I rose, and on the Throne of Saturn sate,
And many a knot unravel'd by the Road;
But not the Master-knot of Human Fate.
"There was the Door to which I found no Key;
There was the Veil through which I might not see:
Some little talk awhile of ME and THEE
There was — and then no more of THEE and ME.
"Then of the THEE IN ME who works behind
The Veil, I lifted up my hands to find
A Lamp amid the Darkness; and I heard,
As from Without — 'THE ME WITHIN THEE BLIND!’ “
Again, the frequent comparison of the body to a temple, a tent, etc., which Omar makes, strikes a distinctly mystic note; as in the following lines, where he is speaking of the body, which he terms "Dust", and a "clay carcase":—
“ ‘Tis but a Tent where takes his one day's
A Sultán, to the realm of Death addrest;
The Sultán rises, and the dark Ferrásh
Strikes, and prepares it for another Guest.
"Would you that spangle of Existence spend
About THE SECRET — quick about it, Friend!
A Hair perhaps divides the False and True —
And upon what, prithee, does life depend ?
"A Hair perhaps divides the False and True;
Yes; and a single Alif were the clue —
Could you but find it — to the Treasure-house,
And peradventure to THE MASTER too;
"Whose secret Presence, through Creation's veins
Running Quicksilver-like eludes your pains;
Taking all shapes from Máh to Máhi; and
They change and perish all — but He remains;
"A moment guess'd — then back behind the Fold
Immerst of Darkness round the Drama roll'd
Which, for the Pastime of Eternity,
He doth Himself contrive, enact, behold."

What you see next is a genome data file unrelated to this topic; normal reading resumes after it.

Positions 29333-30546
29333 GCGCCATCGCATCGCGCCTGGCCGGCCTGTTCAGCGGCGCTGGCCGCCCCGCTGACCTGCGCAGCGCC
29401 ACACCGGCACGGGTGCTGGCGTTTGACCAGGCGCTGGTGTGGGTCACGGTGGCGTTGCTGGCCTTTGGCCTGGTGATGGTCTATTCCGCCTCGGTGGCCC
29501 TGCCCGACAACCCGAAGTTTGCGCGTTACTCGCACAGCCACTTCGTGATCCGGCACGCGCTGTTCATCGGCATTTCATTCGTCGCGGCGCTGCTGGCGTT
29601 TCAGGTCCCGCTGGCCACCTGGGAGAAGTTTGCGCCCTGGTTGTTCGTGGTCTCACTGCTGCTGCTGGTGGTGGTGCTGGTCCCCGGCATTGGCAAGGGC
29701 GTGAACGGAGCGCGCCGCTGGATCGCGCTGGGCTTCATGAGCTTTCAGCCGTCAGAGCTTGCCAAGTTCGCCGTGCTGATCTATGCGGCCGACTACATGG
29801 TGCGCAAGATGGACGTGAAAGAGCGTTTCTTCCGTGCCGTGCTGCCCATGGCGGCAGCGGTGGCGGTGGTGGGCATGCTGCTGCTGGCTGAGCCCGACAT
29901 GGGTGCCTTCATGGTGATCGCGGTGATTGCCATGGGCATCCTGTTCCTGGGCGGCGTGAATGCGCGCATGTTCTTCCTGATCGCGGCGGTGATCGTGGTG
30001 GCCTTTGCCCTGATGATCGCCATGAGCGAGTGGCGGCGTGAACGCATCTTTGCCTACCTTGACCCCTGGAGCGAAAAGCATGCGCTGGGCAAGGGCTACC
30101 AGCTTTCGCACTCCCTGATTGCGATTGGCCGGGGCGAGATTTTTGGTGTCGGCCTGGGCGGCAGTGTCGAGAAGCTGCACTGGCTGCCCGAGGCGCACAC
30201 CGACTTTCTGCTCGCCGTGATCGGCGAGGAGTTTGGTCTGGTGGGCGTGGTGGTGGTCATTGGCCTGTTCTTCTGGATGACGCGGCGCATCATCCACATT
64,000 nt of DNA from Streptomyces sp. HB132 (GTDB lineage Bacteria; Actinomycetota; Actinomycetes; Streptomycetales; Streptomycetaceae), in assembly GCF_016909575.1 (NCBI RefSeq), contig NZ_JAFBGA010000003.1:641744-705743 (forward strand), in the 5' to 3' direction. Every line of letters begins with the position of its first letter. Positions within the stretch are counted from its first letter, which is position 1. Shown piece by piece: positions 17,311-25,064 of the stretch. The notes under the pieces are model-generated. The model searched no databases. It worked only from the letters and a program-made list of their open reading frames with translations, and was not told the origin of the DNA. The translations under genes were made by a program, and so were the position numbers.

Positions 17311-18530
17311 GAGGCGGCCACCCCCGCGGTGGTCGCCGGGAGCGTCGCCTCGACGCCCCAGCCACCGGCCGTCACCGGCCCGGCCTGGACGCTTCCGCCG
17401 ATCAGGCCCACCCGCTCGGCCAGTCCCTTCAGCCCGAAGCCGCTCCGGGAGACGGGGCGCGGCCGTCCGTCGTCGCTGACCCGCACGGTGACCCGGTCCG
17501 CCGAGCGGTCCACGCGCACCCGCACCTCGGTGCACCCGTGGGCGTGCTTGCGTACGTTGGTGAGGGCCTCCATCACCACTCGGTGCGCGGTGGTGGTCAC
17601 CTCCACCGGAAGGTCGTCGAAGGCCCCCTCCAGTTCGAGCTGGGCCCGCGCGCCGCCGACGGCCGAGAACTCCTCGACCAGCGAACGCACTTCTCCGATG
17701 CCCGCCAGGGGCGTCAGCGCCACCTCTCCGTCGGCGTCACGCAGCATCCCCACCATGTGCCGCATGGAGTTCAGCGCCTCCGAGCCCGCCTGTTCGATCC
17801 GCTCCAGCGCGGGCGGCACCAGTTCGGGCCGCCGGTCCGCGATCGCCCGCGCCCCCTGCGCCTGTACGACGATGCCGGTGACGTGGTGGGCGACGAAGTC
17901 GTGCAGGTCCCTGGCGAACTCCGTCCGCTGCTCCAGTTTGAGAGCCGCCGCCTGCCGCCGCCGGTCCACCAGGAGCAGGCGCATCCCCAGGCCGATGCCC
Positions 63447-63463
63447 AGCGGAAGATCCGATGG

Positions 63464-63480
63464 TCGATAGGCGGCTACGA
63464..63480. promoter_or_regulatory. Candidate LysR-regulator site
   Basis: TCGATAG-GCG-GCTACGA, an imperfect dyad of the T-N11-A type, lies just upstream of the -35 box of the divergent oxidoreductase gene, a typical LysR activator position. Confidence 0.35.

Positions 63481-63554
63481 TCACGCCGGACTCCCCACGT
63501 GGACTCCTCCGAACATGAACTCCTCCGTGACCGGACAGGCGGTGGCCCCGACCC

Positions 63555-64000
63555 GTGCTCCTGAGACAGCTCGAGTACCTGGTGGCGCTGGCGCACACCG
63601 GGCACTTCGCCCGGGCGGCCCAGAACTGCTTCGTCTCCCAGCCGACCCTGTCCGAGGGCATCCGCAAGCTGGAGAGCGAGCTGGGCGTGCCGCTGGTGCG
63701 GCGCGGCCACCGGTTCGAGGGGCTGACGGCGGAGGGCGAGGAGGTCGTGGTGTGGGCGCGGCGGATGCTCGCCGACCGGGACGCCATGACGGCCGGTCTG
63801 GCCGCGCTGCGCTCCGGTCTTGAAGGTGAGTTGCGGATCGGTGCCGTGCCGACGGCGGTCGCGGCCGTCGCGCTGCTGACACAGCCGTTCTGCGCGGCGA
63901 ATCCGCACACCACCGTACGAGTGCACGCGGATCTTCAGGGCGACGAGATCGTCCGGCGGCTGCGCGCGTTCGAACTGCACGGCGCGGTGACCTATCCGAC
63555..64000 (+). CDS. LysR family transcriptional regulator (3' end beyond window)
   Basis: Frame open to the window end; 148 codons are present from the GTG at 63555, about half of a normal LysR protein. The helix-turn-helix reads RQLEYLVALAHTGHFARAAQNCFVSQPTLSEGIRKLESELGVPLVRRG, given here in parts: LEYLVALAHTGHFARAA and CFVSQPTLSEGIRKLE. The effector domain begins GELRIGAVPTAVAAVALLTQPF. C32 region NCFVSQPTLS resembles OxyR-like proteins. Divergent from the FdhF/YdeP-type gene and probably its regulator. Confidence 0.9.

[Page 20] How forcibly these last lines recall the words of Krishna to Arjuna: — "I establish this whole universe with a single portion of myself and remain separate". "Even though myself unborn, of changeless essence, and the lord of all existence, yet in presiding over nature — which is mine — I am born but through my own maya" (illusion). [Bhagavad Gitâ. W. Q. Judge’s translator]
Following immediately upon the stanzas which I quote in the paper on Heaven and Hell, come these most remarkable and significant verses: —
"We are no other than a moving row
Of magic Shadow-shapes that come and go
Round with the Sun-illumin'd Lantern held
In Midnight by the Master of the Show;
"The Moving Finger writes; and having writ,
Moves on: nor all your Piety nor Wit
Shall lure it back to cancel half a Line,
Nor all your Tears wash out a Word of it.
"With Earth's first Clay They did the Last Man knead,
And there of the Last Harvest sow'd the Seed:
And the first morning of Creation wrote
What the Last Dawn of Reckoning shall read."
Here we have distinct allusions both to Karmic law, and to the non-reality of Time, — which of course exists only in our consciousness — nay, indeed, to the Mayavic character of the entire manifested universe, which (as Omar puts it of man) is naught but a series of "magic Shadow-shapes", thrown onto the screen of time — verily Occultism pure and simple.
Much more of this wonderful Rubáiyát might
be cited did but space permit, but enough has been given
to prove that pearls of mystic wisdom are to be found therein,
pearls which it would well repay the student to find for